Ballet loves its beautiful lines and its graceful symmetries. It also loves a skinny ballerina; and for every dying swan, there is a bevy of long suffering, weight-watching dancers. Thus, when the globetrotting Australian Ballet alumna and famed choreographer Meryl Tankard returns to the city she once called home to remount her now iconic solo paean to the tormented ballerina, the through lines and symmetries will assume an almost storybook elegance.
Cue Two Feet — a story of three women, two Giselles, two Russian superstars and, strangely, one hotel. As one of the big dance attractions at the upcoming Adelaide Festival of Arts, it also brings its creator back to the city where she once famously led and was sacked by the Australian Dance Theatre amid considerable kafuffle. However, this is actually the least interesting aspect of Two Feet’s 2019 reinvention.
The germ of the story, as with so much in ballet, is Russian. In particular, the woman regarded by many as the finest ballerina of the 20th century: Olga Alexandrovna Spessivtseva. Famed in her prime for her Giselle, she is perhaps better known now for her legendary perfectionism and the mental illness it triggered. Indeed, it was while touring Australia in the 1930s that she suffered a very public breakdown and was sent to the hills to recover.
For those in ballet, Spessivtseva’s story of doomed artistry is emblematic, and back in her school days, a young Meryl Tankard was duly inspired. Speaking to Dance Informa from Antwerp (where she is working with the Royal Ballet of Flanders), she remembers, “I read a book when I was about 17 called The Sleeping Ballerina by Anton Dolin, and there were actually photographs of Spessivtseva in Australia. She was here for performances in Sydney, Brisbane and Melbourne. So, one day, she was found; a driver just found her wandering along a dirt road and, it is said, he recognised her from a performance the night before. She had to cancel Sydney, and they put her in the Hydro Majestic in the Blue Mountains to recover.”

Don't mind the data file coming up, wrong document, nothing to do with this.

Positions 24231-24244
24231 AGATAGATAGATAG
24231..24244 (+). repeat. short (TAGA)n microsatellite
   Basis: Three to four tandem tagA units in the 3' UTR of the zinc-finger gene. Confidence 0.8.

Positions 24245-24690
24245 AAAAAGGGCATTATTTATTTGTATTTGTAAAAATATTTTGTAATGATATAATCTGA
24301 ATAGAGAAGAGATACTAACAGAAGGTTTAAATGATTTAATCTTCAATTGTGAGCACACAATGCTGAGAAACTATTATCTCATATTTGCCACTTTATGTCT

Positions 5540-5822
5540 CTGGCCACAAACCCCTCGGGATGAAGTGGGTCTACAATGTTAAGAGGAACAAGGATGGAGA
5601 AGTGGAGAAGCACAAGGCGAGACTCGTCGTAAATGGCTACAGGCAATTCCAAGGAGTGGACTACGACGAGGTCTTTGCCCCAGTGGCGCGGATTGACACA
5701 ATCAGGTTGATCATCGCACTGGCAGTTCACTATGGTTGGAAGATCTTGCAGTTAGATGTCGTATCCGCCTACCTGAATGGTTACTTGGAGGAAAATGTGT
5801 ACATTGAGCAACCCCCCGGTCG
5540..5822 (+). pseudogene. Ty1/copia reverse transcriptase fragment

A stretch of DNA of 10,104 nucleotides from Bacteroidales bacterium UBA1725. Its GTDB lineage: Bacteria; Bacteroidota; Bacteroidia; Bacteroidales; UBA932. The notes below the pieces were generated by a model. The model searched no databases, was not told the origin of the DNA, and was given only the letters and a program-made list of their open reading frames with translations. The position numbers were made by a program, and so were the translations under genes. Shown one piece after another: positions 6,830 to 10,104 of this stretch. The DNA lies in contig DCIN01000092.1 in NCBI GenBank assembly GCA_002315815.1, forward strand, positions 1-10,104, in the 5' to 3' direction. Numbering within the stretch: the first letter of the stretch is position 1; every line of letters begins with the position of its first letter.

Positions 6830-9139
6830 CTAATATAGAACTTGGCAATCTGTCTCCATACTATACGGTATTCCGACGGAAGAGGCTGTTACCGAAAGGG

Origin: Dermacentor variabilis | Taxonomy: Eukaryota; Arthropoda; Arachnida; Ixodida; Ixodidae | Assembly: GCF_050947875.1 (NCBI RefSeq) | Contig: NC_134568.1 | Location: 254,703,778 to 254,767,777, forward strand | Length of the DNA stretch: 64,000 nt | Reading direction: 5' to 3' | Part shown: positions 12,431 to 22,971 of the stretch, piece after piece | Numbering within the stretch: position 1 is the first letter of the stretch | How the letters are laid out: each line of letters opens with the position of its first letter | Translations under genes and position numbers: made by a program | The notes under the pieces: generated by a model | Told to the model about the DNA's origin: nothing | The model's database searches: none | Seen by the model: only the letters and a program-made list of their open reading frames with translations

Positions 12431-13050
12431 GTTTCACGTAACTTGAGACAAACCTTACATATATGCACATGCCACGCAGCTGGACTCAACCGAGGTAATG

And here, the connections begin to emerge, as Tankard explains, “What was odd was that when I was first creating Two Feet, I took my mother there for Christmas, and it was so kitschy and funny that there’s a scene in the piece inspired by that experience.”
When she premiered the piece at the World Expo in 1988, it was both an ode to Spessivtseva and a reflection on the peculiar rigours of the artform. “I never thought she was really mad,” Tankard reveals. “She was just obsessed with her dance and became paranoid about other people. They said she used to go the barre and do her exercises over and over and over.”
At the elite level, dance is notoriously unforgiving, and Two Feet also reflects upon Tankard’s own life as an aspiring ballerina. “I remember girls in the ballet school getting up at night and raid eating the fridge, like just eating a whole jar of peanut butter, or doing exercises at three in the morning just to lose the weight. So, you know, there was quite a lot of madness around.” No surprise, then, that this vexed relationship with food features in the production. “There’s a whole Christmas dinner scene where, you know, this girl would make us a huge dinner with all the trimmings, and she would just sit there and watch us.”
If Spessivtseva and Tankard represent previous generations of the ballerina meme, Adelaide Festival audiences will have the pleasure of seeing Two Feet performed by the woman currently considered the world’s best, former Bolshoi star and now Royal Ballet principal Natalia Osipova. Like Spessivtseva, she is also revered for her Giselle, and like Tankard, she is no stranger to the body perfectionism of ballet. “Natalia told me that they used to weigh her every week,” Tankard says, “so every extra kilo adds up to a lot of pressure.”
For Tankard, the choice of Osipova to take over the role she herself danced 30 years ago was an easy one. “I had seen all these clips of Natalia on YouTube, and I was like, ‘Oh my god, she’s like a modern day Olga.’ She’s this spirit; and she has this incredible fragility and vulnerability on stage, but she’s also incredibly powerful and strong. And she can jump, so she really does look like a flying spirit.”
To give the work renewed vigour and relevance, Tankard and Osipova will rework some of the autobiographical elements. “I’m going to try and find Natalia’s stories and combine them with my own, so it’ll be something of her experience, too. Like, she used to tie her leg to her bedpost right up above her head when she slept just to get the stretch happening.”
When Tankard jokingly refers to “the torture barre”, she is pointing at the heart of the work. For Spessivtseva, the price of all that seemingly effortless grace was to spend the last 23 years of her life in an asylum. And so it is that whilst our two feet remain forever grounded, our obsessions and (if we’re so blessed), our genius will always urge us toward flight, knowing full well that to crash is the fate of the airborne.
Meryl Tankard’s Two Feet will be presented at the Adelaide Festival 1 – 5 March 2019. For more information and to book tickets, visit www.adelaidefestival.com.au/events/two-feet.
By Paul Ransom of Dance Informa.